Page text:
Signs of the Times: Why English Clubs Are Going on High-Interest US Loans | Football


The sale of Burnley to US investors at the turn of the year after 139 years of local ownership in Lancashire marked a sign of the times for football when Turf Moor, one of the 12 original football league sites, was mortgaged to US private investment firm MSD Capital.

Three other clubs – Southampton, Derby and Sunderland – had several million pounds in loans from MSD or MSD’s senior partners, and their stadiums, which were a little newer than Turf Moor, were also mortgaged. Of these four clubs, only Southampton has publicly stated the cost of MSD’s borrowing, paying 9.14% interest on a £ 78.8 million loan taken out during the pandemic last June: £ 7.2 million Interest per year.

MSD describes itself as a private investment firm, primarily based in the Olympic Tower on 645 Fifth Avenue in New York, that manages the assets of tech billionaire Michael Dell, founder of Dell Technologies, and his family. The company’s mission statement is: “The purpose of MSD Capital is to make investments that deliver superior absolute risk-adjusted returns over the long term.”

The football secured loans, which MSD’s partners made to Sunderland for the first time in 2019, got the nerves in the game, as ordinary banks, whose interest rates don’t fluctuate well above zero, can now be cautious about lending to clubs. When the pandemic froze the game and its revenues, it became difficult for everyone but the biggest clubs to borrow to cover the resulting shortfalls. A source familiar with MSD told the Guardian that the company began extending loans – funded by other investors as well as Dell – at a time when other funding providers were pulling out of football. Inevitably, there is a cost to borrowing, and high-profile footballers fear that more clubs will borrow more high-yield loans as the financial impact of the pandemic continues to twitch.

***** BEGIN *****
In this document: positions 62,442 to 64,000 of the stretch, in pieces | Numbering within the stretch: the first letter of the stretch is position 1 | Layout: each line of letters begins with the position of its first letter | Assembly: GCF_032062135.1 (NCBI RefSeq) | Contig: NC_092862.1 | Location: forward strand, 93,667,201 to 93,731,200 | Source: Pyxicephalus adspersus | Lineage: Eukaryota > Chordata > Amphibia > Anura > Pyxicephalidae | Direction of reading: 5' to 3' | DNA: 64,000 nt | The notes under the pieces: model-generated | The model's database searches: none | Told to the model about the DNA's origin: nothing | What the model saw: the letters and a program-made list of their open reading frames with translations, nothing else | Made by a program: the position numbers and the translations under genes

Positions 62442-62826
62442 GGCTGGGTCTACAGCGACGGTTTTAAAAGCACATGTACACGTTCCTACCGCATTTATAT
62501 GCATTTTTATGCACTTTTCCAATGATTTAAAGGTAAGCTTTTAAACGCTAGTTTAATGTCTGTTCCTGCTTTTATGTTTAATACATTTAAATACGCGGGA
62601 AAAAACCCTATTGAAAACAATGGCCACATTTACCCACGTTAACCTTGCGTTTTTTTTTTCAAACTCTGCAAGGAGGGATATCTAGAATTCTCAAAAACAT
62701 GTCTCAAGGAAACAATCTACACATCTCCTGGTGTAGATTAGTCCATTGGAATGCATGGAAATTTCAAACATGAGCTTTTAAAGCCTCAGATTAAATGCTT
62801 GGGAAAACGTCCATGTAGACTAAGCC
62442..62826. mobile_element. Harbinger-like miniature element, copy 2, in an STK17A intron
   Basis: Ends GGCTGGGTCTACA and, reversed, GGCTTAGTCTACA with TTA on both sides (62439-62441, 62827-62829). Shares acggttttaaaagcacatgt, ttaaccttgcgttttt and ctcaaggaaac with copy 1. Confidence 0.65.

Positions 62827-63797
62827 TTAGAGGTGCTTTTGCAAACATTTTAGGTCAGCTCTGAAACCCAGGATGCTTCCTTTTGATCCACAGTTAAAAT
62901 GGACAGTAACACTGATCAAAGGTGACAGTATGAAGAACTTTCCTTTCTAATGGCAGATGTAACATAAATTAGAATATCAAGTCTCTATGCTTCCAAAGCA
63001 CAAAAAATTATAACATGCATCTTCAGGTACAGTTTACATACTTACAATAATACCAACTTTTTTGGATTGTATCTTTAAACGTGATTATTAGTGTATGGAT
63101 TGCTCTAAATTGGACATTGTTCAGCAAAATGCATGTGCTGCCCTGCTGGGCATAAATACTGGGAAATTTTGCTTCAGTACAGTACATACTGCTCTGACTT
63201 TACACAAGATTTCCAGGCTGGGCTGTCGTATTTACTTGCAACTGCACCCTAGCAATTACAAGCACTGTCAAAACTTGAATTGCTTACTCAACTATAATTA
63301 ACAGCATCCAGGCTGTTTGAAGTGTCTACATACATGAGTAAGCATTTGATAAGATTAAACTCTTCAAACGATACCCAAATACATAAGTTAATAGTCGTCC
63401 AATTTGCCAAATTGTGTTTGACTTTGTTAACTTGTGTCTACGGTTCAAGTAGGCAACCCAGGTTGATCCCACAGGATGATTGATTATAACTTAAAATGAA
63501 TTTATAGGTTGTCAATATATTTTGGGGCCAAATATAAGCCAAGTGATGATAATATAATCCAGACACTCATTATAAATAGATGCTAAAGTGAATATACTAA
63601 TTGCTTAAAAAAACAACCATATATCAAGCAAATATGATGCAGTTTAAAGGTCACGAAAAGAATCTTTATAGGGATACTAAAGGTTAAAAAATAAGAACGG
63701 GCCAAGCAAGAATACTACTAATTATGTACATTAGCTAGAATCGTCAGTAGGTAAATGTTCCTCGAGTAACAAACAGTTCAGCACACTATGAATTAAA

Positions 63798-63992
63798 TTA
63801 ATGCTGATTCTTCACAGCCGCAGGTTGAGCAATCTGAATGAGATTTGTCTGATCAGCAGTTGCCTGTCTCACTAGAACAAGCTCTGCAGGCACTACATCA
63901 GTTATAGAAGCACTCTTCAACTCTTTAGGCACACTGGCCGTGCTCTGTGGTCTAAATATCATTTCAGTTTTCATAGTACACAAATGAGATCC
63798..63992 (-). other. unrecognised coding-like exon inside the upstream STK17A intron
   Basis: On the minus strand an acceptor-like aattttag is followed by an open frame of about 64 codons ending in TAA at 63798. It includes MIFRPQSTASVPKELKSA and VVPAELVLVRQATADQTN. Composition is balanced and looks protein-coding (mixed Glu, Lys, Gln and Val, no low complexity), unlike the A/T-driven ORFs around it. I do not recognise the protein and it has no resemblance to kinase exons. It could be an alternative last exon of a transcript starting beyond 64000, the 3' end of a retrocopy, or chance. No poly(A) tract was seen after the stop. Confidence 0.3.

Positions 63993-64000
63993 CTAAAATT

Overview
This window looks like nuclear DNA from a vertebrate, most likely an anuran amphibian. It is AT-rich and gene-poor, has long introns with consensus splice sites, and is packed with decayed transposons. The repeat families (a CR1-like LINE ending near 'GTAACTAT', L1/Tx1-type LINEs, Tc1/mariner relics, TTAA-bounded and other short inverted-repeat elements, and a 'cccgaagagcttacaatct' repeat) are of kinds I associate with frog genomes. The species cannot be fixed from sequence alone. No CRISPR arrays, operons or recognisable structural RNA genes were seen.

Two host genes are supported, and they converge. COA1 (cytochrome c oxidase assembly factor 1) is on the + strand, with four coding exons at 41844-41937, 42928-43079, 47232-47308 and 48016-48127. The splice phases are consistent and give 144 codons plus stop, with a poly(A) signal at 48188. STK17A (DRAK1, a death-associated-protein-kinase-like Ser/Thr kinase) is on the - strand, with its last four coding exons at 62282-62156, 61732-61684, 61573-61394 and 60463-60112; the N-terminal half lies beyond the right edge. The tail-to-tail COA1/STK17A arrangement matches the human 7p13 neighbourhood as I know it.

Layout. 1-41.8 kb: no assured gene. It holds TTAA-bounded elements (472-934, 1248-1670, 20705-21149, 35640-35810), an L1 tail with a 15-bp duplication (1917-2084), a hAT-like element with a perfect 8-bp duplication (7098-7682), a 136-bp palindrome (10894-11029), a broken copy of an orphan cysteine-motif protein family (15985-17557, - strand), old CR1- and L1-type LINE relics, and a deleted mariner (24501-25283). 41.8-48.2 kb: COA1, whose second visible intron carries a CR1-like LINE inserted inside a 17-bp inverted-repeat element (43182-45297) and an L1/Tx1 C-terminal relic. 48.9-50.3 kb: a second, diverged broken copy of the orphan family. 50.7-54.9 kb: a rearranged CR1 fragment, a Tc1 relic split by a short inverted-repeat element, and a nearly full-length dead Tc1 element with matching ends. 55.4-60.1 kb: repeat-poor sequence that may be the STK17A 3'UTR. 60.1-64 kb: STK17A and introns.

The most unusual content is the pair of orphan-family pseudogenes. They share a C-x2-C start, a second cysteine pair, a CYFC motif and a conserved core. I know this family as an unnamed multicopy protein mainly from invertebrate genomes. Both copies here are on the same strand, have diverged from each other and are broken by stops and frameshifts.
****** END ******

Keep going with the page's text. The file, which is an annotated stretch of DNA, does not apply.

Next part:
Sunderland’s $ 12 million loan was raised in November 2019 by owner Stewart Donald, who at the time was actively trying to sell the club. The loan was made by FPP Sunderland LLC, a Delaware corporation, the preferred state for US corporations; it had a charge over the stadium of lights and the club’s other assets. FPP’s directors are Glenn Furhman, John Phelan and Robert Platek, each chairman, chief investment officer and partner of MSD Capital. The source familiar with MSD said the partners had granted the Sunderland loan themselves and that it was not a loan from MSD itself. When 23-year-old Kyril Louis-Dreyfus finally completed his club takeover last week, the loan was paid off.

The loan to Burnley, which is to buy up about 60 million ”. This loan, as well as the loan to Derby and Southampton, were made by MSD UK Holdings Limited, registered in the UK and owned by MSD through a Cayman Islands tax haven company.

Derby and Sunderland did not answer the Guardian’s questions about their loans in detail, but since they have modern stadiums and infrastructure, the loans appear to have been taken out to cover running costs, which for all clubs is mostly player salaries . Southampton has made it clear that they have borrowed in anticipation of further losses due to the pandemic.